Drew looked at the debris field and couldn't imagine how anyone could have survived, but he wasn't going to give up without a fight. This is what he did—he saved people. And he was going to save Ria. 

He kicked off his shoes and dove into the water. It was a strange feeling to be the one in the water when he was usually the one flying the helicopter that launched rescue swimmers into the sea. For the first time in a long time, he wasn't hovering above the scene, he was right in the thick of it. 

For almost two hours, he searched for Ria, but he couldn't find her. He couldn't find anyone.

When a shiny piece of gold floated by him, Drew could no longer deny reality. It was Ria's necklace, the one he'd tugged at with his teeth as it lay in the valley of her breasts. He grabbed it and swam back to the boat. He felt completely exhausted and overwhelmed by unexpected emotion and a terrible certainty. 

He stared at the gold heart with the emerald stone and knew that Ria was gone. Beautiful, sexy Ria was dead. He was never going to see her again. One night was all they would ever have.

Waterford Institute of Technology, Ireland

Seamus Donelan rubbed his tired eyes as he looked up from his computer. It was almost ten, well past time to call it a night and go home. The university's janitorial staff would be in to clean his office soon. He needed to leave and let them do their work, but returning to his empty apartment would only remind him of how alone he was and how long he'd been alone. 

When he'd been younger, caught up in his ambitions, inventions, and patents, home had been the last place he'd wanted to be. To change the world, he had to live in that world—all over that world. He'd traveled for weeks, sometimes months, at a time. He'd told himself he'd had a higher purpose, one that would benefit millions of people. But his family hadn't seen it that way. 

One day he'd come home and his wife and two daughters were gone. Tricia had taken his girls back to the States, to her parents' home in San Francisco, to the city she'd grown up in. Yes, they'd had a bitter fight the night before, but he'd never imagined she'd leave him in such an abrupt and brutal way. She hadn't even called him on the phone. Instead, she'd left him a letter reminding him of how many times she'd warned him and pleaded with him to put their family first; he didn't remember hearing one damn word.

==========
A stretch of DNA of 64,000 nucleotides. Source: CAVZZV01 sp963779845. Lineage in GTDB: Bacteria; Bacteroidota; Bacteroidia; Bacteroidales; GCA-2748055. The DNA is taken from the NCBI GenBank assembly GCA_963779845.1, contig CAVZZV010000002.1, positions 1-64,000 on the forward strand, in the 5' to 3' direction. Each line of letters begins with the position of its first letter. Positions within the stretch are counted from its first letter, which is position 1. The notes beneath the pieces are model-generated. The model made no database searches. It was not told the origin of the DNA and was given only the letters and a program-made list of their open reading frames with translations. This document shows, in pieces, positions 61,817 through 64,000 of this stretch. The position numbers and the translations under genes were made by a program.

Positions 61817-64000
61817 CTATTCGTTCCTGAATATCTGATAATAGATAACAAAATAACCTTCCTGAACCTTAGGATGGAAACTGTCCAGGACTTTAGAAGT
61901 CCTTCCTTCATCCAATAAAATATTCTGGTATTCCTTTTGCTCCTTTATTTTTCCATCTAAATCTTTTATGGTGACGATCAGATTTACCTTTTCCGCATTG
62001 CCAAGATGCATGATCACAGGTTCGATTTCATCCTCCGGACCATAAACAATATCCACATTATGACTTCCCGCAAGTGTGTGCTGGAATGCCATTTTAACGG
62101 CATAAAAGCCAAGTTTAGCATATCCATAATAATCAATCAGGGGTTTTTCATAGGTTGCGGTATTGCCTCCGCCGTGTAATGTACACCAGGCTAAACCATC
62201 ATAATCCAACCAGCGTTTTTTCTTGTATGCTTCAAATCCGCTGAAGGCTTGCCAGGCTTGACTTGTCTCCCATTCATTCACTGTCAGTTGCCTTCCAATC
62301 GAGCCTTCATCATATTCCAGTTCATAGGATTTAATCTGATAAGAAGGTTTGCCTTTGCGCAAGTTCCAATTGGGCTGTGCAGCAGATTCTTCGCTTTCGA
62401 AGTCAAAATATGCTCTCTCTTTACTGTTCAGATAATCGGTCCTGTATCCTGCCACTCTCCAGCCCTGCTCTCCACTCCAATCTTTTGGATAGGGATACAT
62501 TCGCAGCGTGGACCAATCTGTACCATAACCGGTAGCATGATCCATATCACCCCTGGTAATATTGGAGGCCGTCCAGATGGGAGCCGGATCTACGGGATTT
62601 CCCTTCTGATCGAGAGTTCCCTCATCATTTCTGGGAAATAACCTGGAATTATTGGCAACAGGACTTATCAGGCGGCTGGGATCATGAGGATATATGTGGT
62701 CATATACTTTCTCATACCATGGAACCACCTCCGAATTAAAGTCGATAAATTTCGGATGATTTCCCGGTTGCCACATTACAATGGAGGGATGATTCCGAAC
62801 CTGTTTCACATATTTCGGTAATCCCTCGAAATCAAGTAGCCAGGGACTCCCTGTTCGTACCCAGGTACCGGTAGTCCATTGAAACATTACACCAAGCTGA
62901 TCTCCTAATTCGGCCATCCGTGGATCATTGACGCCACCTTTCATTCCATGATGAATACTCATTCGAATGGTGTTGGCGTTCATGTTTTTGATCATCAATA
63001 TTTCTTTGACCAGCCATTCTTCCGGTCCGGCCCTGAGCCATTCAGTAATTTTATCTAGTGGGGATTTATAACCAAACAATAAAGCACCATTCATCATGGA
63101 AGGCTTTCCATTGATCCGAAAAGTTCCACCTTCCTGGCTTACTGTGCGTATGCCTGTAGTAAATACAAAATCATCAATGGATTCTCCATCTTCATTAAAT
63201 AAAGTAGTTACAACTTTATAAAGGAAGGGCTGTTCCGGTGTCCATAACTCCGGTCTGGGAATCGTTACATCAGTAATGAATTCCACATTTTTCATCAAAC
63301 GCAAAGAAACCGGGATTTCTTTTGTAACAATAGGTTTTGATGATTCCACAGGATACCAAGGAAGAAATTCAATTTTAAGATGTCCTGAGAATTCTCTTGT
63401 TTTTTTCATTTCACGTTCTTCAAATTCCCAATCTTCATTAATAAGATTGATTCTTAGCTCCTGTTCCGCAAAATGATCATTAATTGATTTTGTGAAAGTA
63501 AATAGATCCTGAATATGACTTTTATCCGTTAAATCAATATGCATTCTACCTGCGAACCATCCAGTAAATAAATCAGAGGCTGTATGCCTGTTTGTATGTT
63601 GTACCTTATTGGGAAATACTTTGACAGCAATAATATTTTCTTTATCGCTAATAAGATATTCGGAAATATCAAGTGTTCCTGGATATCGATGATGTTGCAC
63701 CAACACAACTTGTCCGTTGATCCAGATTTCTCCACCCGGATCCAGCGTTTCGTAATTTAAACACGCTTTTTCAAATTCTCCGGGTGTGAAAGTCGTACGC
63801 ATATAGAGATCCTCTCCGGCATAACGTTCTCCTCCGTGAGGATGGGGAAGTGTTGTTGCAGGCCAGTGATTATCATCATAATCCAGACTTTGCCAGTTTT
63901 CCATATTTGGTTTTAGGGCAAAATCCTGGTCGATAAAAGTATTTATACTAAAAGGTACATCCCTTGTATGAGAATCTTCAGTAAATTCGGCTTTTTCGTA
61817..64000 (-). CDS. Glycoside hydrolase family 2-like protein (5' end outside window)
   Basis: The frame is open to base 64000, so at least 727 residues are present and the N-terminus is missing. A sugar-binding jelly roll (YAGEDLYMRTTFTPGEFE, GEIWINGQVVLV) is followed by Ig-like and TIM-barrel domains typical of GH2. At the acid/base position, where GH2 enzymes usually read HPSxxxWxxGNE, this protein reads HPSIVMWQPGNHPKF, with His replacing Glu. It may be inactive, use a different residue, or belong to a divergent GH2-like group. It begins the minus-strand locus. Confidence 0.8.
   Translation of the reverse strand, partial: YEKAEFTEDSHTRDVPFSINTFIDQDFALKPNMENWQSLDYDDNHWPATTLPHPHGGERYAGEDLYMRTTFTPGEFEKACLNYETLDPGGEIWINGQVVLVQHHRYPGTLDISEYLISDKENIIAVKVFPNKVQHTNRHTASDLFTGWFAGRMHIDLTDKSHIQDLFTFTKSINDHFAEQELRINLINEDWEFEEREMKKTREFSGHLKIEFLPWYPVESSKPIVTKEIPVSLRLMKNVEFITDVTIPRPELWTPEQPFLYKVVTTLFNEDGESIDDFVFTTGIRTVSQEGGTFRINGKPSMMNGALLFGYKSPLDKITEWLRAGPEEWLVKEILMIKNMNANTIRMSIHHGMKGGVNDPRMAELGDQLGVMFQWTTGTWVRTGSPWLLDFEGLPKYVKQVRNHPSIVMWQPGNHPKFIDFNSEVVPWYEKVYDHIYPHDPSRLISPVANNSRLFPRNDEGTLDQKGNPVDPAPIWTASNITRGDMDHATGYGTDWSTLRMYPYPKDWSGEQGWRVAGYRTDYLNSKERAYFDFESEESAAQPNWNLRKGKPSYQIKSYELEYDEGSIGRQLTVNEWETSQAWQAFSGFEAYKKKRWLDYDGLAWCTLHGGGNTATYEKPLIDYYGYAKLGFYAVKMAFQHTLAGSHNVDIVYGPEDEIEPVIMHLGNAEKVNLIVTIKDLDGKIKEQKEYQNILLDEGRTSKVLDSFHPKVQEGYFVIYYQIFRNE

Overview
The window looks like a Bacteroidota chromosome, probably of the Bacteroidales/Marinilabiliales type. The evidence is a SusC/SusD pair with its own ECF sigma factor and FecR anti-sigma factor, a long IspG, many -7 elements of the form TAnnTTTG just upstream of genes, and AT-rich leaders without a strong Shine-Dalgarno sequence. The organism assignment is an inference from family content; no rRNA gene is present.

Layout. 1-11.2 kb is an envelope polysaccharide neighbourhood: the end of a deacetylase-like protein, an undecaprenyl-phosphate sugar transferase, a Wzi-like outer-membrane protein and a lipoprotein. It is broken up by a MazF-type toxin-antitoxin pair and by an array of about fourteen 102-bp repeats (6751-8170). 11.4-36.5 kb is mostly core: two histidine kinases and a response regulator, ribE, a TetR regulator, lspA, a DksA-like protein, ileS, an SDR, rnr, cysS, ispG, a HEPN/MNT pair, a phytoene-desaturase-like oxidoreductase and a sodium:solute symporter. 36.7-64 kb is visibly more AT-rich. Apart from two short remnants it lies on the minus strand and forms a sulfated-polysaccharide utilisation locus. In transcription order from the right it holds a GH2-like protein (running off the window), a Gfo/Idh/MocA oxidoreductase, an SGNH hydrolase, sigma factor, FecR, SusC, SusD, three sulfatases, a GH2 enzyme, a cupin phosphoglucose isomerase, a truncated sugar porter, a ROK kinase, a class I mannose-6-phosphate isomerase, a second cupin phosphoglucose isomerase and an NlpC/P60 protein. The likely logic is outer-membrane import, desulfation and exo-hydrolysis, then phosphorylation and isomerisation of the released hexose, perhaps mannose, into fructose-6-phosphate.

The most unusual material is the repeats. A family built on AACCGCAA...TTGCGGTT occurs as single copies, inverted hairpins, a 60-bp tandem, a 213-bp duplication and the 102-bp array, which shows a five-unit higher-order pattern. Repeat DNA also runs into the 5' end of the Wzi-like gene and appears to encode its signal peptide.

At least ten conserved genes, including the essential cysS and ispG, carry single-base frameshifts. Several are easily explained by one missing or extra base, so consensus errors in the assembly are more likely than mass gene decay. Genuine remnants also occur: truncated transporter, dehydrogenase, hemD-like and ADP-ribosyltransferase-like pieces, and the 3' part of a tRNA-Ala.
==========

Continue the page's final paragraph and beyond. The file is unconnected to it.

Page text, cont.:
The truth was that he hadn't been listening. He'd been caught up in his passions and his ego, his belief that he deserved everything that he desired. He'd been living in a cloud, confident that he could have it all, that he could walk above and over everyone else, and that no one would ever get hurt. 

A lot of people had gotten hurt—especially his daughters—and that was a pain he would never be able to let go. 

With a sigh, he got up from his chair and stretched his arms above his head. He felt more tired than he had in a long time. He'd thought teaching would rejuvenate him, but the young minds he saw every day in his classroom only reminded him that his youth had passed. He had done more than most men in science. His legacies would live beyond him—all but one of his inventions. That one had to be hidden away—forever.

He walked across the room. On the coffee table in front of the brown leather couch was a large box he'd started packing earlier in the day. Three months ago, he'd promised the young and brilliant scientist Ian Callaway that he'd send him his great-grandfather's earliest science journals, and tomorrow he would do that. 

He hadn't meant to take so long, but things had come up, and he'd hesitated over asking Ian for a favor in return. Finally, he'd written Ian a long note. He hoped Ian would come through for him. But only time would tell. 

A creaking door and a footfall down the hall suddenly got his heart pounding. His office door was locked, but he was very aware of how alone he was in the building. 

It was probably just the cleaning service, he told himself, but he wasn't convinced. Too many odd things had happened lately. He thought he'd covered his tracks, but now he had the terrible feeling that his old life was catching up with his new one. 

A shadow appeared outside the frosted glass of his office door. He could see nothing more than the silhouette of a man, a man working on the door lock. He didn't have much time.  

He ran over to his desk and opened the locked drawer with shaky hands. 

He grabbed what he needed and then moved back across the room. He placed the item carefully inside the box he was sending to Ian, hidden away under the journals, and the small package addressed to Grace. Then he closed the box, quickly wound the packing tape around it and dumped it through the postal service drop slot in the wall behind his couch. Hopefully, it would go out in the morning no matter what happened tonight.

The door burst open behind him. Before he could turn around, something hard came down on his head. An explosion of pain ran through him, as well as a feeling of terror. 

He'd tried to stay away from evil, but sometimes science led to the dark as well as the light. 

He fought to stay awake; he had a feeling if he didn't, he'd never see the light of day again…